A charter school in North Idaho for children with autism nearly three years in the making is one step closer to opening its doors.
Parents on the board of the EPIC Academy, a proposed charter school designed specifically for children with Asperger’s Syndrome, appeared Thursday before the Idaho State Charter Commission for a petition to open the school in 2010-2011. It would be the first of its kind in the Coeur d’Alene area.
“(The commission) commended us on what we are trying to do,” but didn’t approve the charter at this time, said Danelle Baumgarten-Pickett, one of the parents leading the effort.
The commission asked the group to come back again in May with more information, including a better budget plan.
“They want us to firm that up a little bit,” said Baumgarten-Pickett. “We were just excited to finally get the hearing.”
It’s a process that began years ago, after a partnership with the nonprofit Panhandle Autism Society ended. PAS provided space and access to online curriculum for the parents of children with an autism disorder who no longer wished to send their children to public schools.
After problems with funding, the cooperative was canceled, said Tracy Hofius, executive director of PAS.
“It started as a pilot project with a small group of kids; when it closed there were 8,” all of whom were diagnosed with Asperger’s, Hofius said.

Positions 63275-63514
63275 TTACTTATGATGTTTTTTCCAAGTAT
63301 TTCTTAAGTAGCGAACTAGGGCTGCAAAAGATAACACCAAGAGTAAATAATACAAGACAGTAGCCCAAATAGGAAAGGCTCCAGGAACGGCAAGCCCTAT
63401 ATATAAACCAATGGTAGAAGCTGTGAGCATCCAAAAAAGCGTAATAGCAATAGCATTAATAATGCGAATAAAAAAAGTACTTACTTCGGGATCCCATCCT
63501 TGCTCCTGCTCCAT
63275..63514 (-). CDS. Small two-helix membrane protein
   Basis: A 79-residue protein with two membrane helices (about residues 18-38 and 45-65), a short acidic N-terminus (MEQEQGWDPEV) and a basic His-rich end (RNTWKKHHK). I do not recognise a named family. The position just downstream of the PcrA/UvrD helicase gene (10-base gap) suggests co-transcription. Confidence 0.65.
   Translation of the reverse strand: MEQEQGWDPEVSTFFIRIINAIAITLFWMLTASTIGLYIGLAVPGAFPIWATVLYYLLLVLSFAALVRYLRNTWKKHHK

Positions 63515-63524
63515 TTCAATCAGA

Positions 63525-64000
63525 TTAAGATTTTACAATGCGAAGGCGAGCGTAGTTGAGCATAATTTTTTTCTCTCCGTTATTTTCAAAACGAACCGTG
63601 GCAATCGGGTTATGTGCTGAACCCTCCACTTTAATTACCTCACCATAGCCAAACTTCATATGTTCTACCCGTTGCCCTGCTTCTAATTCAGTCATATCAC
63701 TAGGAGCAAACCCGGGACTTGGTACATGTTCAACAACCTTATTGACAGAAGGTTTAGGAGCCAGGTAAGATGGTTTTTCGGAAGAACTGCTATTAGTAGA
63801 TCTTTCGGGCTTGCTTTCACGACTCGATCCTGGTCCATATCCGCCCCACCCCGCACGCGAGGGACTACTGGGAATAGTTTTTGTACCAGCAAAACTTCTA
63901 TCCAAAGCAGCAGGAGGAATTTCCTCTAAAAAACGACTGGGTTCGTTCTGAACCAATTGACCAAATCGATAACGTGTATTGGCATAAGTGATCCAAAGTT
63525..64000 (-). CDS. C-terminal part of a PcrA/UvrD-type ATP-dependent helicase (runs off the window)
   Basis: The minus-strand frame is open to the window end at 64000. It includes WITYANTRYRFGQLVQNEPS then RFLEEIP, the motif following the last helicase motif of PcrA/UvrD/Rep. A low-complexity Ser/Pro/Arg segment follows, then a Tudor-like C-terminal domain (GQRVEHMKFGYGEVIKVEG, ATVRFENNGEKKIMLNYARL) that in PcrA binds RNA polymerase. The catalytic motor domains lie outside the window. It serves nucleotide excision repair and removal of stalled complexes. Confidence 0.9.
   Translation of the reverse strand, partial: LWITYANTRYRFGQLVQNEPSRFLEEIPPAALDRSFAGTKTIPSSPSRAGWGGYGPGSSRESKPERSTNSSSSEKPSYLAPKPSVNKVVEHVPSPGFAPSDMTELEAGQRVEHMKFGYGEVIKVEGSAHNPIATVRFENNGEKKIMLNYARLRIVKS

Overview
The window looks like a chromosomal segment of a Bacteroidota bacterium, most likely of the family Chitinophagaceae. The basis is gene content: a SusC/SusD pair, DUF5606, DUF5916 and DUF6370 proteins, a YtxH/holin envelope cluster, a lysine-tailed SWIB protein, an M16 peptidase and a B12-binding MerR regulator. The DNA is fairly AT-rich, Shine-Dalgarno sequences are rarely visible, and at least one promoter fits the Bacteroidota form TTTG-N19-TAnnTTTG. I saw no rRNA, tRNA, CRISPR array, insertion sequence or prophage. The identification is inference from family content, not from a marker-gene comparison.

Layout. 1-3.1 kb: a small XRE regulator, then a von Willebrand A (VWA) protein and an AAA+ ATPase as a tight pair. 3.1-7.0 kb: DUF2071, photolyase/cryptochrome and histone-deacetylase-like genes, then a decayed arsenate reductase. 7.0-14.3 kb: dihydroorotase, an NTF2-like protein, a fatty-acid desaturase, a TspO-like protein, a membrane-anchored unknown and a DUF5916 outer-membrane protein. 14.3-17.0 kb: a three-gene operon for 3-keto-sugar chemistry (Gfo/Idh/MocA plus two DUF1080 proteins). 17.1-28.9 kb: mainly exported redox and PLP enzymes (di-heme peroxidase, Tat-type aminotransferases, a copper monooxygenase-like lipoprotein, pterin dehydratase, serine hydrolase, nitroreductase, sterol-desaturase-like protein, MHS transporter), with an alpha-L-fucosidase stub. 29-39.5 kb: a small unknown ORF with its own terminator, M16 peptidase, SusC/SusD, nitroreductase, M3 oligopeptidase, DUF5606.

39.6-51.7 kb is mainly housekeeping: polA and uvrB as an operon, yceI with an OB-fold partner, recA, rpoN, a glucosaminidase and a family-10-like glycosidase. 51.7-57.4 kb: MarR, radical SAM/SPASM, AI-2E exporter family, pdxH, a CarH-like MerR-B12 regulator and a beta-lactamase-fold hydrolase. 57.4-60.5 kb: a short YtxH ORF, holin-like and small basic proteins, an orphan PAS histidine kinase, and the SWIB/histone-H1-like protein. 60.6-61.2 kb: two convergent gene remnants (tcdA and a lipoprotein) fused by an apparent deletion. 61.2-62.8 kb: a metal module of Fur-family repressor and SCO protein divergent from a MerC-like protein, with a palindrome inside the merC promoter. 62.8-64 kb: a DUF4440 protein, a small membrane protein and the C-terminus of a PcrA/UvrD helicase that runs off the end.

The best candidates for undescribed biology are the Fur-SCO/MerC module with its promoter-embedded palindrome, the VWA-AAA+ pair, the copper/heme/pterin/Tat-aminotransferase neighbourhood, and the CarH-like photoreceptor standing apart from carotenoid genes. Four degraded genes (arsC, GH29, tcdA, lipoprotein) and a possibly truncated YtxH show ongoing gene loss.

Children with Asperger’s are considered highly functioning, but still fall within the autism spectrum, she said. They are typically prone to show significant difficulties with social interaction and have hearing problems.
While public schools are required to educate children with special needs, and are provided funding for that purpose, Hofius said many times children with Asperger’s need smaller class sizes not possible in public classrooms.
“Kids on the spectrum also require different types of adaptations than other children; they need to have classrooms that help with their sensory needs like low lights and not a lot of stimulation,” Hofius said.
“I try to explain it to people using the lights in an office, and the buzzing sound of the fluorescent bulbs. Most of us can ignore it. To kids on the spectrum it sounds like someone is banging right in their ear.”
The EPIC Academy would provide such an environment. Current plans are to have no more than 60 children in the school, which hopes to open in a house the group is acquiring in Hayden.
“We don’t want to bite off more than we can chew; we want to start small so we can succeed,” said Baumgarten-Pickett, whose 14-year-old son has Asperger’s.
There is likely no shortage of families looking for an alternative for their special needs children, officials said.
According to research by Betty Fry Williams, a professor and coordinator of special education at Whitworth University, the number of children diagnosed with an Autism Spectrum Disorder this year will exceed those diagnosed with AIDS, diabetes and cancer combined. Fry Williams contends that one out of every 150 children is affected by autism.
“The point of a charter is to look at a specific area of need,” Hofius said. “Obviously there is a need.”
But if approved, the school would have to be open to any children who apply, even though it would cater to children with autism.
“As a charter school we’d be a public school … we’d be accepting all students,” said Baumgarten-Pickett.
“We’d be more of an individual learning environment,” focused on life skills.
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